Reid, McConnell Key to Fate of Senate Farm Bill

June 14, 2012 02:06 AM
 

via a special arrangement with Informa Economics, Inc.

Talks between Sens. Conrad and Chambliss important, but key is need for amendment accord


NOTE: This column is copyrighted material, therefore reproduction or retransmission is prohibited under U.S. copyright laws.


Four senators hold the key to the fate of the controversial Senate farm bill: Senate Majority Leader Harry Reid (D-Nev.), Minority Leader Mitch McConnell (R-Ky.), and Sens. Kent Conrad (D-N.D.) and Saxby Chambliss (R-Ga.).

Of the four senators, by far the keys are Reid and McConnell because they must come to some type of an agreement on the number and scope of amendments before substantial progress can be made toward reaching the farm bill end zone. Will that happen? Ask that question and you get all sorts of reactions from Washington experts who admit they are as befuddled as most others.

Reid has used the procedural tactic of "filling the tree" to cut off amendments in an attempt to manage the farm bill debate thus far. Reid has used the procedural move some 60 times, more than all his predecessors combined, according to statistics compiled by the Congressional Research Service (CRS). According to CRS, Republican Majority Leader Bob Dole of Kansas was the first to use the tactic in a partisan fight over a Reagan-era budget resolution. Dole used the ploy seven times in two different stints as majority leader; Democrat Robert Byrd employed it three times when he was majority leader; Democrat George Mitchell filled the tree three times; Republican Trent Lott used the tactic 10 times; Democrat Tom Daschle employed it once; and Republican Bill Frist filled the tree 12 times, according to CRS.

Reid blamed the amendment restrictions on broader procedural delays in getting the farm bill to the floor, saying that the need to file procedural motions to invoke cloture on motions to proceed to bills reduced the chamber’s time to consider amendments.

Sen. McConnell wants the farm bill debate to include votes on five anti-regulatory issues, but thus far Reid wants no part of bringing any of those issues to a vote.

Meanwhile, Sens. Conrad and Chambliss are attempting to broker a North-South divide in the current Senate farm bill language that many southern rice, peanut and cotton growers find wanting. Those discussions compare to the fluffy language in an opinion piece in Politico today written by Senate Ag Chairwoman Debbie Stabenow (D-Mich.) and the panel's ranking member Sen. Pat Roberts (R-Kan.) - link to commentary.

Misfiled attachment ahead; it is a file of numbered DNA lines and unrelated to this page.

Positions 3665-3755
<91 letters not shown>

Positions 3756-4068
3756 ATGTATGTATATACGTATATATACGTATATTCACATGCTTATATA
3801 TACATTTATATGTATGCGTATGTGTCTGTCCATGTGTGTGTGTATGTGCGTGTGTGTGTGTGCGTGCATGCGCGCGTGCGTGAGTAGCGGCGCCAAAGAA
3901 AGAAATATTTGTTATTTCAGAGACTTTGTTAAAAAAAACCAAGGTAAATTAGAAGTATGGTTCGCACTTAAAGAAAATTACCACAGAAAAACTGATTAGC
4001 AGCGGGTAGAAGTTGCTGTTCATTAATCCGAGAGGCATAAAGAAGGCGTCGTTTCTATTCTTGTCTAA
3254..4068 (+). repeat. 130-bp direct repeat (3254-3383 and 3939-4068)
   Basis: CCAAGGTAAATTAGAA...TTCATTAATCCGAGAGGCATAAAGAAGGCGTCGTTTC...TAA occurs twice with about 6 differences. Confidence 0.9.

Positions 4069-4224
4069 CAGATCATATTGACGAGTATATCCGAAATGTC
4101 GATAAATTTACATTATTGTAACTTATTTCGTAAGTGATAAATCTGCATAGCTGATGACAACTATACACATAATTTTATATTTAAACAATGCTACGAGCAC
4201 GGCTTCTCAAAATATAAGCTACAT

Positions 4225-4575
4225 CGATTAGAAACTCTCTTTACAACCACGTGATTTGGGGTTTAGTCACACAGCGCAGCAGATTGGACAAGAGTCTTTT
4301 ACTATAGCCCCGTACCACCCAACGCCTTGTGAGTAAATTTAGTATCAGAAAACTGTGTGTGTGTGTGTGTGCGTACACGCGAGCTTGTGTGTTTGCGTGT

As for the potential farm bill timeline, a bipartisan agreement on how to proceed on the farm bill remains elusive. If Reid moves to cut off debate, enough GOP senators might vote down the farm bill on procedural grounds even though enough Republicans reportedly support the substance of the bill to get it through the Senate.

Congressional sources say Reid will likely give the process into next week before taking action other than steps taken this week to offer amendments he knows will be tabled (killed). If this strategy holds into early next week and there is still no amendment agreement, then he will, in essence, take steps to yank the measure from the floor. But he could always resurrect it for later consideration.

Also, Sen. Rand Paul (R-Ky.) continues to push an amendment that would strip funds from Pakistan, saying he may block future unanimous-consent requests to proceed with the farm bill unless that non-germane amendment is considered.

Meanwhile, Conrad has a history of making deals across the political aisle – and as Budget Chairman, Conrad knows where some budget offsets can be garnered. Should he and Chambliss announce an agreement, a lot will depend on its details, its budget offsets, and whether or not that that could lead to enough Republicans voting to end debate on the farm bill even if Reid and McConnell do not reach an amendment accord. Most contacts signal Chambliss would not want to go against his GOP leadership. While McConnell personally opposes the farm bill, he has so far not whipped against it.


 

NOTE: This column is copyrighted material, therefore reproduction or retransmission is prohibited under U.S. copyright laws.


 


 

 

 

 

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